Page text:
The avocado, ripening on the windowsill, doesn’t know
the eight smooth slivers I will cut from it
come dinner time. It doesn’t greet, with anticipation,
its marriage with cilantro and lime when the hour arrives
for festivity. It doesn’t recognize even the salt that will turn it
into a more yielding condiment, a thin layer spread underneath
two slices of smoked turkey, a single leaf of romaine, a thick
and deeply juicy wedge of an heirloom tomato. The avocado,
like Atlas shouldering the earth, has no choice
but to accept the task of holding all else that is above it,
and so it bends quietly, gently, generously, at its knees,
sacrificing willingly its seed, its skin, its oval wholeness,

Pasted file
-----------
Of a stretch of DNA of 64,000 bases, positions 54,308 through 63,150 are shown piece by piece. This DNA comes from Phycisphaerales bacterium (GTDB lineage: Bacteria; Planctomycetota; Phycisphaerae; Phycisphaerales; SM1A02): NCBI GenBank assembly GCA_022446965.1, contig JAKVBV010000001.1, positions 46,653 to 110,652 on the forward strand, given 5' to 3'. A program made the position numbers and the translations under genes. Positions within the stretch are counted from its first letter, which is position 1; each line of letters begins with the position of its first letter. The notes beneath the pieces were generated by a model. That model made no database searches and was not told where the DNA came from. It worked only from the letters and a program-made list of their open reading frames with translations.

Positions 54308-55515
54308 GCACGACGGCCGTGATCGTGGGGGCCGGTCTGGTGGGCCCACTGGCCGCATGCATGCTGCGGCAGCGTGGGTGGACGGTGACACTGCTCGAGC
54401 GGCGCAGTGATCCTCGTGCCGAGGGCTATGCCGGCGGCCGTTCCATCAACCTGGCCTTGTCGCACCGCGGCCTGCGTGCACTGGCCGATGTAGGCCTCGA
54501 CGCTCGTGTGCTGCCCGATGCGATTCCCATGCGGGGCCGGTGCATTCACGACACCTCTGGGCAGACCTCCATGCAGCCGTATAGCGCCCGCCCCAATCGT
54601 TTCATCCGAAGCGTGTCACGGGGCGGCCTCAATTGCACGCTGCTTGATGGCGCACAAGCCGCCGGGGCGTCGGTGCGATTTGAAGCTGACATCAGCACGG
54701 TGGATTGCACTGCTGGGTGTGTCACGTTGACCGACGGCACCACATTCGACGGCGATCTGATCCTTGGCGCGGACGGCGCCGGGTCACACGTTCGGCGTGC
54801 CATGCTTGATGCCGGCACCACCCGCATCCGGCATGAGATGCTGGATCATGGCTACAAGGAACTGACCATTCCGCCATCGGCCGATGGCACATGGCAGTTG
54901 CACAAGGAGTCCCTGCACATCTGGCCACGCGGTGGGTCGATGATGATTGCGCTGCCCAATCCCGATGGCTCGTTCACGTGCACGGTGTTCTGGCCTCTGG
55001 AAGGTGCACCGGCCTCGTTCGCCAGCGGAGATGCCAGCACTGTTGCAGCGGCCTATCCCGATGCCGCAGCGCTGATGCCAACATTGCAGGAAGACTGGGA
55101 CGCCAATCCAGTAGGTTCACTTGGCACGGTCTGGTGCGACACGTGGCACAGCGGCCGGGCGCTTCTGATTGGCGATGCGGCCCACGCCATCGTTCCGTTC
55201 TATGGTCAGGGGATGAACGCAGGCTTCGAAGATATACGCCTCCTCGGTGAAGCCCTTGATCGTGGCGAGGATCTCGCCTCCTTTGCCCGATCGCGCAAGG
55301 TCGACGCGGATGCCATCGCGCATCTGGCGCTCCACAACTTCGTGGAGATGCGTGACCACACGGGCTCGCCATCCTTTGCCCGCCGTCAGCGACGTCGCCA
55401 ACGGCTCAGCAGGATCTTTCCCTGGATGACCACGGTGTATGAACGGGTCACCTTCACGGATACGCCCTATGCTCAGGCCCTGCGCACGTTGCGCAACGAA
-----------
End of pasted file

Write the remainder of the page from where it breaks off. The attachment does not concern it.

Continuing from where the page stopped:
the valuable real estate where the afternoon sun
was casting its slim but incisive blessing.
The avocado is by no means lovely. It is of a green barely
noticeable among the blushing apricots, the voluptuous aubergine,
the glass bowl brimming almost catastrophically with the season’s
first golden peaches. Its surface, lunar and lumpy,
could never be called elegant.
The plums, glassy on the sideboard, are the ones to ask
if what you want is to be wooed. You could turn to the sinuous almond
to fill your vacant hours, or a single opulent strawberry to meet,
with bright and easy charm, your temporary longing.
Still, it is the avocado I’ve chosen. It is the avocado I see,
resting in the shadow of its neighboring bounty,
and it is the avocado on which my hunger has landed so decisively
it takes barely a second to acknowledge it, and even less time
to reach toward uppermost shelf and wrap a fistful around that fruit,
which is waiting there in all its unglory, its perennial awkwardness,
and yet which, in its civility, its selfless and delicate bow
to those more fortunate in beauty, has never been more beautiful.